Webinar Recap: Is Your Business a Good Candidate for Cyber Insurance?
Interest in cyber insurance is growing, and for good reason.
As businesses have had to act quickly to adapt to changes brought on by the global pandemic, opportunistic cybercriminals have followed suit. It is no surprise then that ransomware – the criminal act of holding software or data for ransom – is sharply on the rise year over year – a trend that’s showing no sign of slowing through 2022.
With the occurrence and impact of attacks increasing, businesses are starting to wonder whether it’s less of a question of if they will get targeted but when.
The growing awareness of cyber threats has meant a corresponding increase in demand for coverage and a significant shift in the cyber liability insurance conversation. Specifically, businesses are investing in cyber hygiene to qualify for coverage instead of as an attempt to lower their premiums.
To address the most pressing questions about cyber insurance, we talked with four experts from cyber insurance companies to help business owners understand the benefits of cyber insurance, cyber insurance policy coverage, and the role of excellent cyber hygiene.
Here’s a recap of the conversation moderated by Patricia Harman, editor-in-chief of the Property Casualty 360 Group, with:
Theresa Le, Head of Claims and Risk Engineering at Cowbell Cyber,
Andrew Lipton, VP, Head of Cyber Claims at AmTrust Financial Services, and
Shiraz Saeed, VP, Cyber Risk Product Leader at Arch Insurance Group.
Cyber insurance coverage protects your business from the financial impact of a cyber attack
A single claim event can have potentially devastating consequences for businesses. In our last conversation about cybercrime insurance, we discussed how fallout could drive organizations out of business.
Increasingly aware of this possibility, many businesses’ interest in cyber insurance comes from a place of fear. And that’s not necessarily a bad thing. “We like to scare folks,” Lipton said (partly) in jest.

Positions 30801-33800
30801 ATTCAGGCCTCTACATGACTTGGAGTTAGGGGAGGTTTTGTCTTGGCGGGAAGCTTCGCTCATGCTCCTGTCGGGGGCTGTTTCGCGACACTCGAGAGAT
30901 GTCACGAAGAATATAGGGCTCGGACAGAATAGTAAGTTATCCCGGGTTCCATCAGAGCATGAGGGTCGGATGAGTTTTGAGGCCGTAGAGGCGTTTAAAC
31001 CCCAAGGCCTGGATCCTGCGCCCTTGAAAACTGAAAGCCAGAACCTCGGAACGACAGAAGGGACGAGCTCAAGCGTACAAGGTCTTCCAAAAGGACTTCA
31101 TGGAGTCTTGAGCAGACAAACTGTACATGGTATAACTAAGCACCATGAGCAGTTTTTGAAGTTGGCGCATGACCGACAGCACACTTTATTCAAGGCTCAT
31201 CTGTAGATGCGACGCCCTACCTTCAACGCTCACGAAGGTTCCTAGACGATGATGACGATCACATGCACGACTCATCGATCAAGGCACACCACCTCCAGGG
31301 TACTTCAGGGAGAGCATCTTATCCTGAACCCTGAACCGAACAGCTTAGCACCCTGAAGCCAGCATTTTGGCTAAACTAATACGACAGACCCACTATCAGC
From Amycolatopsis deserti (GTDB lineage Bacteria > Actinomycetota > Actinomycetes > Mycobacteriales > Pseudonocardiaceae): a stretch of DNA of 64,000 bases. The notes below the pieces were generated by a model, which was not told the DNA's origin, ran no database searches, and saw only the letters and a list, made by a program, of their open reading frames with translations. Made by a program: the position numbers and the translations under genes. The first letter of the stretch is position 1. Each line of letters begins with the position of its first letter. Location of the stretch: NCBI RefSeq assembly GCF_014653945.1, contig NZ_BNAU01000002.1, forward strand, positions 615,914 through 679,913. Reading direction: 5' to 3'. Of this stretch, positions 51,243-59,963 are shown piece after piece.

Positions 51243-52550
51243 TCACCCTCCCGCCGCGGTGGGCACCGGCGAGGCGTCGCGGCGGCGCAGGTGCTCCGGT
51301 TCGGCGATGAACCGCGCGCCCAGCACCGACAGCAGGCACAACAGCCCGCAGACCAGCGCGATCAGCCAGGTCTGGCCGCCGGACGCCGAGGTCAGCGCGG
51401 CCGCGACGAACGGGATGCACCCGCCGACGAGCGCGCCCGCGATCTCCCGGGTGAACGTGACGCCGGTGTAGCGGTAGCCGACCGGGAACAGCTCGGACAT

If business owners and operators are afraid, it’s because they’re paying attention. That awareness puts businesses in a much better position to protect themselves and avoid the pitfall of thinking of cyber insurance after it’s “too late” – once they have already been the victim of an attack.
Another reason, as highlighted by Le, is that “now, more than ever, cyber insurance is becoming a requirement under contractual obligations” in the context of partnership or customer agreements, for example.
But satisfying a requirement and compensating financial damages after the fact only scratches the surface of what many cyber insurers are offering their clients.
For one, as Saeed said, “... what’s unique about cyber insurance is the incidence response part of it.” In other words, cyber insurance coverage goes beyond a claim payout and includes a multi-faceted response plan.
Depending on the nature of the incident, you might need help from a lawyer or cybersecurity firm to negotiate and pay a ransom or recover your lost data.
If sensitive data is released, that could call for an entire suite of services, such as:
a public relations firm,
identity monitoring services, and
a call center to notify affected individuals.
Cyber insurance coverage can even support legal fallout, including a defense budget for a class-action lawsuit and preparation for a regulatory proceeding. It’s not surprising, then, that Saeed states there may be up to twelve insurance agreements on a single cyber insurance policy.
Overall, think of the benefits of cyber insurance for businesses as being holistic protection from the risk and impact of cyber insecurity.
Cyber insurers help businesses to prevent attacks and minimize their impact when they happen
For cyber insurers, prevention is the cure.
As you can tell, cyber insurance proceeds are often complex and costly. That means businesses investing in cybersecurity and their insurers share a common goal: to minimize the negative impact of a potential attack with preparation before and support during the event.
Sometimes it’s very easy to think of cyber insurance ... as being similar or akin to a property insurer or something like that. Cyber insurance is unique in that ... we are actively involved in mitigating the severity of a claim every single time.
- Andrew Lipton
VP, Head of Cyber Claims, AmTrust Financial
And cyber insurers are uniquely positioned to do so. With property insurance, Lipton explains, your insurer can’t lessen the impact of an active hurricane on your home while it’s happening. What’s more, they’re unlikely to show up at your door during a hurricane warning, ready to nail plywood to your door frames and install impact-resistant shutters.
But helping to mitigate damage is precisely what an effective cyber insurer will do, minus the shutters. All panelists agree: cyber insurance is about a partnership and not merely “tick[ing] boxes,” confirms Le.
How to qualify for cyber insurance in 2022